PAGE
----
A guest review of the London production of Les Misérables from Scolytinae:
As I am a huge Hadley Fraser fan, I should warn you in advance—this review may be a little biased! I had booked my tickets back in April and was eagerly anticipating both the show and just how Hadley would interpret this complex character, my expectations were high, and I am happy to report that they were met, then exceeded tenfold!
From the moment he strode on stage to hand Valjean his “yellow ticket of leave”, Hadley grabbed the role and made it his own. His Javert was not a cold, calculating villain, but rather a man driven by his own certainties—you break the law, you are punished—you are a lawbreaker, you are unworthy, and it’s this that ensures his dogged pursuit of Valjean across the years. Every time they encounter each other, Javert is bested by Valjean, and this sense of growing frustration came over so well. One particularly memorable moment for me was after the students had fallen at the barricade. Javert returns and, in a very agitated manner, searches through the corpses looking for Valjean. When it becomes clear he isn’t amongst the bodies, Hadley’s cry of rage and despair was something to behold.
“Stars” is one of my favourite songs from the show, and I have heard it performed many times, but never quite as well as this. I was obviously not alone in that opinion, as the thunderous applause began long before that amazing final note finished. This moment was only surpassed by the incredible suicide scene. As Valjean slips through his fingers yet again, you really begin to feel for Javert and watch in dismay as he begins to lose his grip on the world. There really is no place for him to go, and with wild hair and dishevelled clothing, he clambers over the railings, throws himself off the bridge and, with clever use of lighting and the centre revolve of the stage, is swept away. A breathtaking moment, with Hadley not just singing but acting every note.
One of the many things that struck me was just how physical the show was. Students, and the more senior cast members, clambering up, down and across the magnificent barricade, an incredible fight between Valjean and Javert, culminating in Alfie Boe smashing a chair and brandishing the broken leg in Hadley’s face, and, after Javert is revealed as a spy and handed over to Valjean, Alfie throws Hadley against a wall and pins him there with a musket under the chin! All this whilst singing too—you certainly need stamina to be in this production!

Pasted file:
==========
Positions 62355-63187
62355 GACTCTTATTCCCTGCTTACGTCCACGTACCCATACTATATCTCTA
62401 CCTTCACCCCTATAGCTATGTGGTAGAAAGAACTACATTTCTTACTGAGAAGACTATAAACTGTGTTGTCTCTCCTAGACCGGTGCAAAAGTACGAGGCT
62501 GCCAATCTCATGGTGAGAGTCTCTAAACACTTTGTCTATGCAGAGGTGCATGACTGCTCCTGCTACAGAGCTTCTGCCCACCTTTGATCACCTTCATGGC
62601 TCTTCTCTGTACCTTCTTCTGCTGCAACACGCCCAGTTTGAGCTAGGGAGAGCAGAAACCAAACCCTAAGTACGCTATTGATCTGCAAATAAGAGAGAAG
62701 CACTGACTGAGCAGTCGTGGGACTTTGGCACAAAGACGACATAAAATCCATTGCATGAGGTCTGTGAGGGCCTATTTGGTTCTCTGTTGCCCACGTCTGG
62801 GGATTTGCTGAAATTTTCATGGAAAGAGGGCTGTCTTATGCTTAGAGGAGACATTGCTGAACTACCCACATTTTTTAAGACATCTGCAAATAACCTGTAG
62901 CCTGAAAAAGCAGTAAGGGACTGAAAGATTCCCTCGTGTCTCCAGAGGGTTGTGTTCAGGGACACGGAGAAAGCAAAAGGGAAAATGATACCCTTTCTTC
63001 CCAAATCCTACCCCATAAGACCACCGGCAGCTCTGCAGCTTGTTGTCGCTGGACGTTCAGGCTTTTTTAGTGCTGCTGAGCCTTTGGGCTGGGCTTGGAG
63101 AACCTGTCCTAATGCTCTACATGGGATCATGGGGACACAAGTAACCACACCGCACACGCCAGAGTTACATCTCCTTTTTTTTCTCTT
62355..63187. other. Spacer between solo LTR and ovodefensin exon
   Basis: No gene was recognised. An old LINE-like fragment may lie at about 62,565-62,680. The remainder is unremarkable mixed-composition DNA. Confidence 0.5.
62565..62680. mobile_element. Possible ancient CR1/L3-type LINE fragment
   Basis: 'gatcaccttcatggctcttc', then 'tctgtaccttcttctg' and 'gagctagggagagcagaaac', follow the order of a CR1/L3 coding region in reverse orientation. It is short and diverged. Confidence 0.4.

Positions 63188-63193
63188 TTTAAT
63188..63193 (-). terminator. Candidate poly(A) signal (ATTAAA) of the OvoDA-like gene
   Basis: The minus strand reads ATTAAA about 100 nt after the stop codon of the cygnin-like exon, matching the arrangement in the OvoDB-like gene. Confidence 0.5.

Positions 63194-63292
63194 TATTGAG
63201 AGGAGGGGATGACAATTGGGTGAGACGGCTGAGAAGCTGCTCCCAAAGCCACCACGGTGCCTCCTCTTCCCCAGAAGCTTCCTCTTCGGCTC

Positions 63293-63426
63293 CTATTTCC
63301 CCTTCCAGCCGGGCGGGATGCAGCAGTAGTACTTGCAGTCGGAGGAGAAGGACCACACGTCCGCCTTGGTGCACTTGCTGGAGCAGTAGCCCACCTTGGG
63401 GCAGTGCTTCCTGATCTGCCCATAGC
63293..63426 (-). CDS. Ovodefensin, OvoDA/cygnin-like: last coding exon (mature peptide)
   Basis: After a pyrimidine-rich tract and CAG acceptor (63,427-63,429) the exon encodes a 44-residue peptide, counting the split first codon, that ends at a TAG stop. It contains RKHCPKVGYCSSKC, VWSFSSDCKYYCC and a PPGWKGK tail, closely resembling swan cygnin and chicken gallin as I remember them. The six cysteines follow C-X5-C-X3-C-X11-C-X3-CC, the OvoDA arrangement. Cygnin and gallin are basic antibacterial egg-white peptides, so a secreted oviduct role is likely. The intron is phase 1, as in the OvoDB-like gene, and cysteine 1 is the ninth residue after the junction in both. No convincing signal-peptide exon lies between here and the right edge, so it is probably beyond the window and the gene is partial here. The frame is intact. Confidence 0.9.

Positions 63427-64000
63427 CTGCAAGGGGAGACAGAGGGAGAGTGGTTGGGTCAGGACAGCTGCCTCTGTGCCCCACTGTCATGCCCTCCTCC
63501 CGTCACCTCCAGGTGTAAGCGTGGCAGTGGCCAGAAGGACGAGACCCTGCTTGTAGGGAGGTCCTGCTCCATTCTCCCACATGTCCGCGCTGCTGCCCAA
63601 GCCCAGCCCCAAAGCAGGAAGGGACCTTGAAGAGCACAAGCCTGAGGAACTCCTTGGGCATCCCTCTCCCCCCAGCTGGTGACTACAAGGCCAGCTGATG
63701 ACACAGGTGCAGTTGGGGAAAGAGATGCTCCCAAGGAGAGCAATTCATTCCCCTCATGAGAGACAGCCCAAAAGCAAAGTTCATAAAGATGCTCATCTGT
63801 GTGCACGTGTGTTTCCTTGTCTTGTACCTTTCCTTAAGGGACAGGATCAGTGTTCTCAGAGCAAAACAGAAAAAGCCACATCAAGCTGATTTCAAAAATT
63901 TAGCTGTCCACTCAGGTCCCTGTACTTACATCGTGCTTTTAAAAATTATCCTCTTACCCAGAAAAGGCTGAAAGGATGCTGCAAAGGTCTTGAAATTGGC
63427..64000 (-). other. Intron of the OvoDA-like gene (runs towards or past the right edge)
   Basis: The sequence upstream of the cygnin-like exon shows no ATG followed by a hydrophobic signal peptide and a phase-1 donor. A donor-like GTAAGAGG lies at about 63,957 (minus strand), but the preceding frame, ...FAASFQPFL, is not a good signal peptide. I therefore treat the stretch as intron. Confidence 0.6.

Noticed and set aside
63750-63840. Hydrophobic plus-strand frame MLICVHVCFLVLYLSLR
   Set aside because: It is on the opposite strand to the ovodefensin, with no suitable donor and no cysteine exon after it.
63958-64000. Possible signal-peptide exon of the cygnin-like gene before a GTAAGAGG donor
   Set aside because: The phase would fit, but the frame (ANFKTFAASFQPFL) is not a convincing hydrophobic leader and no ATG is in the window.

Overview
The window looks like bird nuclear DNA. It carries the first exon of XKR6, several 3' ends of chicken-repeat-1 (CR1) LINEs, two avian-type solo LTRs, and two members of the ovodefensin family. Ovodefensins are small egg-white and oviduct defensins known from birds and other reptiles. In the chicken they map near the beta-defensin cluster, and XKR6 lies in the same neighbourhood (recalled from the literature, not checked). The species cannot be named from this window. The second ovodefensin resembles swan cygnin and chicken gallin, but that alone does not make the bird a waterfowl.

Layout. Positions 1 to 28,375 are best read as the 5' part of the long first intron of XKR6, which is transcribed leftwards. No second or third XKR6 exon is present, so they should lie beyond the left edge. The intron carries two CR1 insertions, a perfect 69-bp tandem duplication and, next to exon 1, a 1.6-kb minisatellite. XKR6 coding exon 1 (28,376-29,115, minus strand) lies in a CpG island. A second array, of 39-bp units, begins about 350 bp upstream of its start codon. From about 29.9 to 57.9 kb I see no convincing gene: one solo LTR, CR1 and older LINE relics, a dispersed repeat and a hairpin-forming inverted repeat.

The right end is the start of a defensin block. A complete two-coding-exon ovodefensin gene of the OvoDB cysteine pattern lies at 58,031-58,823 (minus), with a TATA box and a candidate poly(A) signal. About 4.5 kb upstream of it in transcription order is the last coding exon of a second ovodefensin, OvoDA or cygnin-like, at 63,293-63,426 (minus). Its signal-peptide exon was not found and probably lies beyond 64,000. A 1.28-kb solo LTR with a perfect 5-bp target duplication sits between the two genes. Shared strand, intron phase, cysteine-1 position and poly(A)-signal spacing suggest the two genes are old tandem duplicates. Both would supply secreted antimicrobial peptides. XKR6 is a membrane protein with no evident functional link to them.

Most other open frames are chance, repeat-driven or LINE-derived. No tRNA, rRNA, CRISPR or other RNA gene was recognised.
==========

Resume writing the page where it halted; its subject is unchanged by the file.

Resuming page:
Ah, yes—there were other people up there on stage too! The entire cast was absolutely superb, and mentioning everyone’s individual performance could take some time! Instead, I’ll just say that this young cast have gelled together so well since June, and are producing some quite incredible performances. I must however give a quick mention to the lovely Alfie Boe, magnificent as ever and who gave an incredibly moving performance, and Cameron Blakely who took over the role of Thénardier following Matt Lucas’ departure last week. He has a lovely voice and gave us some genuinely funny moments, his timing was spot on. I loved the little girl who played young Cosette. She was such a tiny, fragile looking little thing, and the pail to fetch the water from the well in the wood was almost as big as she was! This didn’t stop her from delivering a lovely “Castle on a Cloud.” It was such a pity she wasn’t able to return to take her bow at the end.
It may be 26 years old, but Les Misérables shows no signs of ageing or of losing its appeal, as the “House Full” sign at the door on a sunny Saturday afternoon attested to. It looks great, sounds fabulous and, with performances like this, means that this is a situation that isn’t going to change any time soon! Quite simply, this is musical theatre at its very best.
Thanks, Scolytinae! Now I’m even more desperate to get to London to see this production. Great bug name, too. (My guests get to pick their own!)